Biden on working with Senate Republicans: 'I'll never publicly embarrass them'

Biden on working with Senate Republicans: 'I'll never publicly embarrass them'
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President-elect Joe BidenJoe BidenPredictions of disaster for Democrats aren't guarantees of midterm failure A review of President Biden's first year on border policy  Vilsack accuses China of breaking commitments in Trump-era trade deal MORE expressed optimism that he will be able to work with Republicans because of his years working alongside them, despite a sharply divided Congress. 

“My leverage is, every senior Republican knows I’ve never once, ever, misled them,” Biden said on a telephone call Wednesday with several columnists, according to The New York Times. “I’ll never publicly embarrass them.”

Biden faces a Congress deeply divided along party lines. Many Republican lawmakers have sided with President TrumpDonald TrumpPredictions of disaster for Democrats aren't guarantees of midterm failure A review of President Biden's first year on border policy  Hannity after Jan. 6 texted McEnany 'no more stolen election talk' in five-point plan for Trump MORE's unproven claims of election fraud.

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But Biden told the journalists on the call, which included Times columnist David Leonhardt, The Washington Post's Jonathan Capehart and The Wall Street Journal's Gerald F. Seib, that he thinks the country is in a different place now that will allow for agreement and action on certain issues — including the environment. 

“I’m going to be able to get stuff done on the environment you all are not going to believe,” he said, according to the Times. “I couldn’t have gotten it done six years ago.”

He also said he is hopeful bipartisan work can get done in responding to the coronavirus pandemic. The virus has infected more than 18 million people and killed more than 329,000 in the U.S., and has posed significant economic challenges nationwide.  

“There’s a new sense of urgency on the part of the public at large,” he said. “The American public is being made painfully aware of the extent and damage and incredibly high cost of failing to take the kind of measures we’ve been talking about.”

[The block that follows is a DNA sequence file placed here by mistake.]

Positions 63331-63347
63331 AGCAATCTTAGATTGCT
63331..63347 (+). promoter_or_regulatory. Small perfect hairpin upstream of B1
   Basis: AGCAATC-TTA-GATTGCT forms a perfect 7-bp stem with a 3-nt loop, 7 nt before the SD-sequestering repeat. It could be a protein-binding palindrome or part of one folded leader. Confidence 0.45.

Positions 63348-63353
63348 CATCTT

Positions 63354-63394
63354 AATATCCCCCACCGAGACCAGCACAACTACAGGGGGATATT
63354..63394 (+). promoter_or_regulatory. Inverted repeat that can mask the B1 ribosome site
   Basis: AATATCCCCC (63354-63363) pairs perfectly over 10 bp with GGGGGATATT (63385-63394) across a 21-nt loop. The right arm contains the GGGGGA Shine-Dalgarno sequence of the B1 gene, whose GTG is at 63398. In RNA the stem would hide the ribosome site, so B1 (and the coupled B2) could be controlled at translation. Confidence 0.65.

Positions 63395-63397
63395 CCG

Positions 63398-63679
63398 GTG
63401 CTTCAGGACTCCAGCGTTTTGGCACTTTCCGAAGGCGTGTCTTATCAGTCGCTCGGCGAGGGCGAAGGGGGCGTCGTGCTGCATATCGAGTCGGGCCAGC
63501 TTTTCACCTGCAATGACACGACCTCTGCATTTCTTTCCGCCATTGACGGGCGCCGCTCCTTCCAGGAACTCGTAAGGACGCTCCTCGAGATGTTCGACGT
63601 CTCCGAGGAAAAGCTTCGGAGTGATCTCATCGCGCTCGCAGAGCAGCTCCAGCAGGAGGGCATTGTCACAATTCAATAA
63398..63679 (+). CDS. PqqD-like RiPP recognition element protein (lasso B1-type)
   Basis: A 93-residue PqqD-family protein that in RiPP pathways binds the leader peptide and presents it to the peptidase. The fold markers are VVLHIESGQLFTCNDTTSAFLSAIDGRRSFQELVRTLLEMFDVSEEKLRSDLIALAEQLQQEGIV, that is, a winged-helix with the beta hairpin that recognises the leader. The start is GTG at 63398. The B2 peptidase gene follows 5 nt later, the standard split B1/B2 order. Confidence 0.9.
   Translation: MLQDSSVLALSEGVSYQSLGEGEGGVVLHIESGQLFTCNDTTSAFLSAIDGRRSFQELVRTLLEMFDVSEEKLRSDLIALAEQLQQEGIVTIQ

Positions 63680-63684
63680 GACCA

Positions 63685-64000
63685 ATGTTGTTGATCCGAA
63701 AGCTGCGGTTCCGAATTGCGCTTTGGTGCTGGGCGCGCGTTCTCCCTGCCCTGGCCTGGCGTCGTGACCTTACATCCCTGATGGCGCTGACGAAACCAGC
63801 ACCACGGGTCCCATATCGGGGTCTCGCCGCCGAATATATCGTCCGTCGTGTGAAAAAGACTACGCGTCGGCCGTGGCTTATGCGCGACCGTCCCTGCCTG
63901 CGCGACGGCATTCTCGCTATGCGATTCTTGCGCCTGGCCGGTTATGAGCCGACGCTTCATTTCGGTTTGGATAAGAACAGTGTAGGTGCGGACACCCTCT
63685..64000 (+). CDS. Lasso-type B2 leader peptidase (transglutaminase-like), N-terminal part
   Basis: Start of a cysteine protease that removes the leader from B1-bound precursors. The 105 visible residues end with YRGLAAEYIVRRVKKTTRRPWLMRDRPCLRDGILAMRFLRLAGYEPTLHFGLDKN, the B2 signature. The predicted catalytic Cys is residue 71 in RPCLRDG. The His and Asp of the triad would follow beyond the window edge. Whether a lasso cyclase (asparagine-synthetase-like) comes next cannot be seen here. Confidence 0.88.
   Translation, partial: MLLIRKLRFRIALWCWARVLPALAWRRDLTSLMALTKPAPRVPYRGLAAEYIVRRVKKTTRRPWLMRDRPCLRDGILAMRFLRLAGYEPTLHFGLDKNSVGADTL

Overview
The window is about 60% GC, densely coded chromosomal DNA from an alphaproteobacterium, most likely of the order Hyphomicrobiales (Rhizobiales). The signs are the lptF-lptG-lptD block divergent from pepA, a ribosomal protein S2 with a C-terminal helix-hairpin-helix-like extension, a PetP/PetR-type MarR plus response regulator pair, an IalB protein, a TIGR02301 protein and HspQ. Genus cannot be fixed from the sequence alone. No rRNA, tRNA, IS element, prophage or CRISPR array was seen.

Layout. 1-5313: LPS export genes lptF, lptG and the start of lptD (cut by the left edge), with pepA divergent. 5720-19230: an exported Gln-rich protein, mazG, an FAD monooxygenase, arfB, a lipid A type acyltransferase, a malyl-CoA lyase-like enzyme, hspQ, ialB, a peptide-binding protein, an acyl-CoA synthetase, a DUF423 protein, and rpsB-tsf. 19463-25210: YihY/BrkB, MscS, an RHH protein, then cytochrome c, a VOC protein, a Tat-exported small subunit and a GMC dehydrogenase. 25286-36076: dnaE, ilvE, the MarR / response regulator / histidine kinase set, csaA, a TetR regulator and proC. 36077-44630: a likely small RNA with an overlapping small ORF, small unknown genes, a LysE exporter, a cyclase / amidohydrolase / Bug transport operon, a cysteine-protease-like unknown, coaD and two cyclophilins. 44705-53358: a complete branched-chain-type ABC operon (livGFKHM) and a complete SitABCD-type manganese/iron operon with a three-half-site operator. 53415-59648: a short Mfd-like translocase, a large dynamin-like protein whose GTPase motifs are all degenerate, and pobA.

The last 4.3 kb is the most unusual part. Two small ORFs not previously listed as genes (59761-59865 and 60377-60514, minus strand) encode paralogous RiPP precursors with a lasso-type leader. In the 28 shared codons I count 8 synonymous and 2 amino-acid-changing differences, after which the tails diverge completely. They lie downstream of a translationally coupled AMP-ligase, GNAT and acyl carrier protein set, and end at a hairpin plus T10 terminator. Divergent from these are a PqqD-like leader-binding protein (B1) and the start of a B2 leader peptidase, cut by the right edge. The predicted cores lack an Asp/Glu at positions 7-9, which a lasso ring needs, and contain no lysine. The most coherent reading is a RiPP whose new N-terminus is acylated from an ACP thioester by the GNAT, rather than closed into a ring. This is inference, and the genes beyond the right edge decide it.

Democrats will maintain control of the House when Biden takes office in January, but the fate of the Senate is still undecided as Georgia heads into two runoff races. 

Democrats Jon Ossoff and the Rev. Raphael Warnock are facing GOP Sens. David PerdueDavid PerduePerdue proposes election police force in Georgia Kemp campaign alleges Perdue team illegally coordinating with new fundraising committee Abrams treads carefully in relationship with Biden MORE and Kelly LoefflerKelly LoefflerEleven interesting races to watch in 2022 Democrats' selective hearing on law and order issues puts everyone at risk Pelosi faces pushback over stock trade defense MORE, respectively, in runoff elections on Jan. 5. 

If Perdue and Loeffler are successful, the GOP will maintain control of the Senate. But if Ossoff and Warnock beat them, Biden would face less pushback on his agenda as Democrats would control both chambers of Congress during the start of his presidency. 

Biden may also face some challenges from within his own party. He was among the more centrist candidates in the presidential primary, and has already faced pressure from progressives on various issues. 

Asked this week if he is up to the fight with Republicans and members of his own party, Biden told the columnists, “I respectfully suggest that I beat the hell out of everyone else.” 

The president-elect noted he topped Trump with more than 7 million votes and won the Democratic presidential nomination, beating several prominent progressives, according to the Times. 

“I think I know what I’m doing, and I’ve been pretty damn good at being able to deal with the punchers. I know how to block a straight left and do a right hook. I understand it,” he said.